Git and Version Control

Git (/ɡɪt/) is software for tracking changes in any set of files, usually used for coordinating work among programmers collaboratively developing source code during software development. Its goals include speed, data integrity, and support for distributed, non-linear workflows (thousands of parallel branches running on different systems).

Git was created by Linus Torvalds in 2005 for development of the Linux kernel, with other kernel developers contributing to its initial development. Since 2005, Junio Hamano has been the core maintainer. As with most other distributed version control systems, and unlike most client–server systems, every Git directory on every computer is a full-fledged repository with complete history and full version-tracking abilities, independent of network access or a central server. Git is free and open-source software distributed under GNU General Public License Version 2.


What Is Credentials

Git has an internal interface for storing and retrieving credentials from system-specific helpers, as well as prompting the user for usernames and passwords. The git-credential command exposes this interface to scripts which may want to retrieve, store, or prompt for credentials in the same manner as Git. The design of this scriptable interface models the internal C API.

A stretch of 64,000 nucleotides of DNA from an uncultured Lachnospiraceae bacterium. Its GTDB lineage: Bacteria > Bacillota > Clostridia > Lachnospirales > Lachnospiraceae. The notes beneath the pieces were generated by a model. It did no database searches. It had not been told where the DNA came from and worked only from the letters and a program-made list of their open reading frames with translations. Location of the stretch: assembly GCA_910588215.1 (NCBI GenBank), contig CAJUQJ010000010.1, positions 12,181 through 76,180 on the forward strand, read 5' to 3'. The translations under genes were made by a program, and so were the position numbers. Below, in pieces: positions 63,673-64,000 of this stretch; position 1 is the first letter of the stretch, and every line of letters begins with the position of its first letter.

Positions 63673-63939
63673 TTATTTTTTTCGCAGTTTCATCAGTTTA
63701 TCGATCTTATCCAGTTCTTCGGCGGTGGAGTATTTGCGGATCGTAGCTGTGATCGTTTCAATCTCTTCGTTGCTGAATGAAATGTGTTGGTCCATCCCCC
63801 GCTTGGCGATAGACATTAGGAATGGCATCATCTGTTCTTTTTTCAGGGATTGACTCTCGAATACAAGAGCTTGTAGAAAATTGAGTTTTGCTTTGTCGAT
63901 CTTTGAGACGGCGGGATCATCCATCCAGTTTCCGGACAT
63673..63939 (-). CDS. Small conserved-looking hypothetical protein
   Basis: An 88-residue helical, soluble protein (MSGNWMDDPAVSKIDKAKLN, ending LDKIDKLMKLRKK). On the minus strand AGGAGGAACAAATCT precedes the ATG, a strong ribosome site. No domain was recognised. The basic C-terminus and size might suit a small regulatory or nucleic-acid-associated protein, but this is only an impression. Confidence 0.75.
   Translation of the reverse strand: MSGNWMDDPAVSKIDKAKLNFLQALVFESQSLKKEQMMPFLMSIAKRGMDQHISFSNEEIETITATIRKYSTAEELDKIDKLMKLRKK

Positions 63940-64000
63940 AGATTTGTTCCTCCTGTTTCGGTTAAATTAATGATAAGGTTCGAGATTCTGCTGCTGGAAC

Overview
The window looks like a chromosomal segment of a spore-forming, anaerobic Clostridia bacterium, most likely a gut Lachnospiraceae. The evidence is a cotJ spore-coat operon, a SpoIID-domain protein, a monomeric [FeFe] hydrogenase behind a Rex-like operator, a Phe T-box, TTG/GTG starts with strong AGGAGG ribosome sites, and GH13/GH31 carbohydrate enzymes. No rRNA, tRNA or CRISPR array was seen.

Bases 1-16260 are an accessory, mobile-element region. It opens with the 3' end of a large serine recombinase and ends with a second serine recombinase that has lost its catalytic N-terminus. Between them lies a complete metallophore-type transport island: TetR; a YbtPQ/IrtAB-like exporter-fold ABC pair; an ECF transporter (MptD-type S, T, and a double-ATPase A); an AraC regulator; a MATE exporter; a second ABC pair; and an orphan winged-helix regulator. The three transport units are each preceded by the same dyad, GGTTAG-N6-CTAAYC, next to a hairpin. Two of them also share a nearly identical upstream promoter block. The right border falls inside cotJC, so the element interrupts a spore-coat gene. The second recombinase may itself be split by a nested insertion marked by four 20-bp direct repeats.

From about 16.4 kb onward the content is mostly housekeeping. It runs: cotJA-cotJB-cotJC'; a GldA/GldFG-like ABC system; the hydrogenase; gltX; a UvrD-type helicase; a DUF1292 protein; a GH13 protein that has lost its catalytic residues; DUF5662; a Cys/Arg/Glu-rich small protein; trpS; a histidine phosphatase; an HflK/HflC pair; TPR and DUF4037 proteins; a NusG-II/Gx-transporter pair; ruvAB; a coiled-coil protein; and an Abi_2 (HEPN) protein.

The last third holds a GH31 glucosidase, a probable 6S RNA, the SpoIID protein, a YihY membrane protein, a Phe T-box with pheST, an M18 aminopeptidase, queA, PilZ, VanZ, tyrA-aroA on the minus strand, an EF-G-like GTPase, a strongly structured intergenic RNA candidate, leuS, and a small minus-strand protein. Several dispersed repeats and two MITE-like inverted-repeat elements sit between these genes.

Using Git Collaboratively


Want to

Rename Branch

git branch -m master main

rename master to main

Rename The origin Remote To upstream

$ git remote rename origin upstream

You can also do this using git remote set-url, but it takes longer and is more steps.



Come back last commit, don’t delete commit content

git reset --soft HEAD^

See A File At A Specific Commit


git show <commitid>:filename

Show Helpful Guides That Come With Git

git help -g


Show The Latest Commit


git show
# or
git log -n1 -p

Use format patch To Suggest Code Changes

git format-patch HEAD^


What Will Be Done After Rename Branch On GitHub

git branch -m master main
git fetch origin
git branch -u origin/main main


  2. Git Reference Manual
  3. GitHub Cheat Sheet
  4. Visual Git Cheat Sheet
  5. git - the simple guide
  6. Think Like (a) Git
  7. Pro Git book 2nd Edition
  8. A Visual Git Reference